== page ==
The state authorities acting to tackle discrimination in football27 January 2021

InrecentyearstherehasbeengreaterinvolvementofstatebodiesandgovernmentagenciesinseveralEuropeancountries.PracticeincountriessuchasPortugal,Romania,SpainandItaly,showswhatcanbedonewhenthereisgreatermulti-agencycooperationandinvolvementofstatebodiesintacklingdiscriminationtocomplementsportsdisciplinaryprocess.

In Portugal, the National Authority for the Prevention and Fight Against Sports Related Violence (APCVD) sanctioned Vitoria Guimaraes with three matches behind closed doors and a €55,000 fine in October 2020. The sanction, which is one of the strictest ever imposed in Southern Europe for discriminatory abuse in football, came nearly 8 months after FC Porto striker Moussa Marega was racially abused in Primeira Liga match in February 2020. The club is currently appealing the APCVD administrative sanction in a judicial court in Portugal.

The APCVD had to intervene through a lengthy legal procedure prosecuting a misdemeanor in parallel to the Portuguese league, who fined the club only €714. The sporting sanction seems inadequate for an incident that saw the player walk off the pitch in tears after being racially abused.

The Portuguese APCVD was established recently to deal specifically with violence and discrimination in sport with the Vitoria Guimaraes case being one of their biggest interventions so far.

Rodrigo Cavaleiro, President of APCVD said: ‘Sports federations and clubs have well defined roles and responsibilities in our legal framework, especially towards safety management and supporters’ behavior. In this regard, they must assume an active role, being accountable for the cases where they do not fulfill their responsibilities.

In Romania, the National Council for Combating Discrimination (NCCD) has been tackling discrimination in sport since it was established as an independent national equality body in 2001. The NCCD have identified sport as an area that needs more focus and have issued multiple rulings on discrimination in sport. NCCD sanctioned George Becali, the infamous owner of Steaua București (now called FCSB) for sexism and homophobia, other clubs for racist and anti-Hungarian chants, and players and TV commentators for racist comments.

Cristian Jura, a board member of NCCD and a designated as a Romanian Secretary of State told us: ‘The National Council for Combating Discrimination applied the first sanction in 2005 against the mayor of the City of Craiova who called players of African descent ‘monkeys.’ Since then, in the field of racism and discrimination we have managed around 50 cases of discrimination, racism or harassment of athletes across sports, some of them fined amounts between €400 to €20,000. The National Council for Combating Discrimination have also acted on regional FAs, clubs and individuals for these types of acts.’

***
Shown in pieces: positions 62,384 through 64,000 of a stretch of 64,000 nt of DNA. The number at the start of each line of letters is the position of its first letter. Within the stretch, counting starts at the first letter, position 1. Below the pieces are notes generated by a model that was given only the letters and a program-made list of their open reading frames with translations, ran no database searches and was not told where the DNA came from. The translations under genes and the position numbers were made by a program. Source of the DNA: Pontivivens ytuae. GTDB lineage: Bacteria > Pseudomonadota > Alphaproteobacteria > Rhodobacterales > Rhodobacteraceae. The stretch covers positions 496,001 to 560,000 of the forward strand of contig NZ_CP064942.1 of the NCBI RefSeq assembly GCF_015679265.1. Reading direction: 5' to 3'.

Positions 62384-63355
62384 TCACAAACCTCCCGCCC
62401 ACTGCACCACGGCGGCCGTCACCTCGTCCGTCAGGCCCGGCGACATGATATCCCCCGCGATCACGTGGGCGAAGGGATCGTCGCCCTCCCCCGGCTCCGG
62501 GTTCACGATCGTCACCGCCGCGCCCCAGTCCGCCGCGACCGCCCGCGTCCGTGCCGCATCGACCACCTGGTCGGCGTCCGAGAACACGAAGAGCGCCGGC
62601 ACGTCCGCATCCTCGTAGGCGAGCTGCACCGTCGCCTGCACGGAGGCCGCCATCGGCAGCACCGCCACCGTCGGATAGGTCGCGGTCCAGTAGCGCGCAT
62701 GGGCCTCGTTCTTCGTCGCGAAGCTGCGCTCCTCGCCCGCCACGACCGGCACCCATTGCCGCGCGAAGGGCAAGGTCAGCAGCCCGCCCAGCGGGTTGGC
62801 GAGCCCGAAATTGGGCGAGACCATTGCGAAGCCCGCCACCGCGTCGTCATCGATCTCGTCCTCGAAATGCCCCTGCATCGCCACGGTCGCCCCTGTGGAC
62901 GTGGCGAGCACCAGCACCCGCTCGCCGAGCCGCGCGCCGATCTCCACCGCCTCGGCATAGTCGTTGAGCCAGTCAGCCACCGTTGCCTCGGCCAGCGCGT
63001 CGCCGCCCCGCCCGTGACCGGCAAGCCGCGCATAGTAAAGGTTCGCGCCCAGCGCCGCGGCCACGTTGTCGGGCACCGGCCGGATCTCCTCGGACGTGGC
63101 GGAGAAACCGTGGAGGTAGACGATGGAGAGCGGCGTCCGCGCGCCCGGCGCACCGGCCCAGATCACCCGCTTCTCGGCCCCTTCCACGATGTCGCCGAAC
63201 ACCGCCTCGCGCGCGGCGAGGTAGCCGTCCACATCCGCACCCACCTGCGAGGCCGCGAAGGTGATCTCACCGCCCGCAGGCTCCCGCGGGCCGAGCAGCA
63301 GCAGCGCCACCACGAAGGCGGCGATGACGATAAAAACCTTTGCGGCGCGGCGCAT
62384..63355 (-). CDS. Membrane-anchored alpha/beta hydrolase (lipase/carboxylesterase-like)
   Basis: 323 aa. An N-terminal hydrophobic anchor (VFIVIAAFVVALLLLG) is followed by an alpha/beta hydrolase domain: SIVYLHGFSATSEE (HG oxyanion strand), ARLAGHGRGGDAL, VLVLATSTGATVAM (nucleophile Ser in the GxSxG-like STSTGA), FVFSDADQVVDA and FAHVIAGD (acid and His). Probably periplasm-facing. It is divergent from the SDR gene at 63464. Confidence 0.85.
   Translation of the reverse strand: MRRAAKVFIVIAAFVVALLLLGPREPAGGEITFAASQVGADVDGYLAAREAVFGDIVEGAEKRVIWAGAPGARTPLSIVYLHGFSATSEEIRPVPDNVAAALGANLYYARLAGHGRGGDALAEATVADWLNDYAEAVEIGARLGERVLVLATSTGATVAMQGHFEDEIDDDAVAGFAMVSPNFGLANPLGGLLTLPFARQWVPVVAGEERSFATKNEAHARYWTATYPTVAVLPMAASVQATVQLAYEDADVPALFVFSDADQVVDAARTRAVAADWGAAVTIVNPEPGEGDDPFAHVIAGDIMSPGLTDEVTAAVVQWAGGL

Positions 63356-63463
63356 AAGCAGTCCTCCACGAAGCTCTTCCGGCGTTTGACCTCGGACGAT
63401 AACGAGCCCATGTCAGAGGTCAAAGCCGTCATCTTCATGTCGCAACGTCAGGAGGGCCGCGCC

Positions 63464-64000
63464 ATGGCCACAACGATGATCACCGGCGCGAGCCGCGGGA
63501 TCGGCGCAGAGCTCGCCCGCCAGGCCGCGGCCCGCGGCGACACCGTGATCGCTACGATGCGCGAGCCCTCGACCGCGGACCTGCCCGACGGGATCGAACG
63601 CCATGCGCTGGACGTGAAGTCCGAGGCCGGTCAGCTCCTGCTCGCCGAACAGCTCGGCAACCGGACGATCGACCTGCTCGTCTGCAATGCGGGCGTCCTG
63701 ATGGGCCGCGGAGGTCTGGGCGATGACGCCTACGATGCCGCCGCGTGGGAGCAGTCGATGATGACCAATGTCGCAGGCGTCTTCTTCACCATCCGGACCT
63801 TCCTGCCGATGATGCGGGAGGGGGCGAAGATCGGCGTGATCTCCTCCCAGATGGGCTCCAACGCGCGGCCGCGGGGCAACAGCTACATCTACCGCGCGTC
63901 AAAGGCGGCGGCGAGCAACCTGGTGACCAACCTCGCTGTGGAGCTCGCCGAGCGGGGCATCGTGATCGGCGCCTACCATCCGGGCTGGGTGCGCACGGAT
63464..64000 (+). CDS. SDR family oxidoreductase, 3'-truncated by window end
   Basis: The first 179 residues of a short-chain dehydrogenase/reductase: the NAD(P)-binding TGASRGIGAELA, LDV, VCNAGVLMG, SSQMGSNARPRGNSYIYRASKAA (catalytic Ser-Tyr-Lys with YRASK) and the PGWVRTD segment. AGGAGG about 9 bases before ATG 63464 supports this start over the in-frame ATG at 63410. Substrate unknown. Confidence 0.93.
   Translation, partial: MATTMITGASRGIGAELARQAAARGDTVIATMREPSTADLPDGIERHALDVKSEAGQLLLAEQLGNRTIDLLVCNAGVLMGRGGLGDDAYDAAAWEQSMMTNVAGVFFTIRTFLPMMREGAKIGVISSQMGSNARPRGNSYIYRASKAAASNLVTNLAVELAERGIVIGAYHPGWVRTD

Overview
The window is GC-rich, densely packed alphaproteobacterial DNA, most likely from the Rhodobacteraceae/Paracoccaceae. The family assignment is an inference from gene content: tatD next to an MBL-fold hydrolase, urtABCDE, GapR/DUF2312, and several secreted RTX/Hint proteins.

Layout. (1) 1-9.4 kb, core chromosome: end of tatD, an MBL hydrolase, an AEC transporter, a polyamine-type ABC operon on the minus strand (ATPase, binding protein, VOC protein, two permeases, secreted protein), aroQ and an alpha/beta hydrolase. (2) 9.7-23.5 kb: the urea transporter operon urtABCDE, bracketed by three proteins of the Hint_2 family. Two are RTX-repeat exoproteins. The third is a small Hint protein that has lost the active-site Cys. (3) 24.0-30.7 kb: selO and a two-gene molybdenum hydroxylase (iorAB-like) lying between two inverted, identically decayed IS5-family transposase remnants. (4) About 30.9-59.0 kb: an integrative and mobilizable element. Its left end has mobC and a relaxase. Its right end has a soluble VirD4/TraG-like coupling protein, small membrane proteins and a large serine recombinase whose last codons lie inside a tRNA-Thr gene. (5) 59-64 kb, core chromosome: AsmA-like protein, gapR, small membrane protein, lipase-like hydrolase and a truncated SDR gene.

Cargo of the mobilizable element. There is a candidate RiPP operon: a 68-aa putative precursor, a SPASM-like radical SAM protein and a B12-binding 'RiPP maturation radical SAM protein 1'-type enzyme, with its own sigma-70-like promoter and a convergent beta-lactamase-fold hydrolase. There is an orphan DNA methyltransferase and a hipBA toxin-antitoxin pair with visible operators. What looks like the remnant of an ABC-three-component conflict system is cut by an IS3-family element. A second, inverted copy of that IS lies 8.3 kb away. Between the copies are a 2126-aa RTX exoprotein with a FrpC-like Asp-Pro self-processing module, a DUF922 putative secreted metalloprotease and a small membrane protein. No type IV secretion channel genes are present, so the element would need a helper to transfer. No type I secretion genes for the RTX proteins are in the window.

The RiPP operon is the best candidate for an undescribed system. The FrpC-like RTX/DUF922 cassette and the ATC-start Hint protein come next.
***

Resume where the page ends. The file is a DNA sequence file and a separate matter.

In Spain, the Barcelona Hate Crimes Prosecutor’s Office charged two Espanyol fans for racist abuse targeting Athletic Bilbao striker Iñaki Williams during the La Liga match between the two sides in January 2020. This is the first case in Spain when individuals were prosecuted by the state for racist abuse during a football match.

Iñaki Williams said on social media afterwards: “We are in a society in which there must be changes and this is one of them. I am very happy with the prosecution that has taken a very important step.”

The Spanish State Commission against violence, racism, xenophobia and intolerance in sport, commonly referred to as the Anti-violence Commission, has issued sanctions against clubs.

It has designated several far-right groups in football as ‘violent organisations’ banning their symbols from all football grounds. In 2019, the Commission fined Atletico Madrid €75,000 for failing to cooperate during an investigation and aiding the notorious far-right group ‘Frente Atletico’ who operate amongst their fans.

The Italian Office against Racial Discrimination, UNAR, has recently stepped up its efforts in football, announcing a new partnership with Serie A and civil society groups (such as UISP) to establish an observatory to monitor discriminatory incidents and launch educational efforts. UNAR will be far more involved in setting out protocols for clubs to act when there are discriminatory acts and may require minimum action when incidents occur.

The Council of Europe (CoE) provides an important framework for national governments to address violence at sport events through the Convention on an Integrated Safety, Security and Service Approach at Football Matches and Other Sports Events which was adopted in 2016 as an update of the European Convention on Spectator Violence.

The CoE has stimulated the creation of national bodies to tackle violence in sport, increased international cooperation through police National Football Information Points and since recently have expanded its focus to racism and discrimination, although policies on effective exclusion of perpetrators and addressing deep issues of discrimination in fan cultures remain a challenge.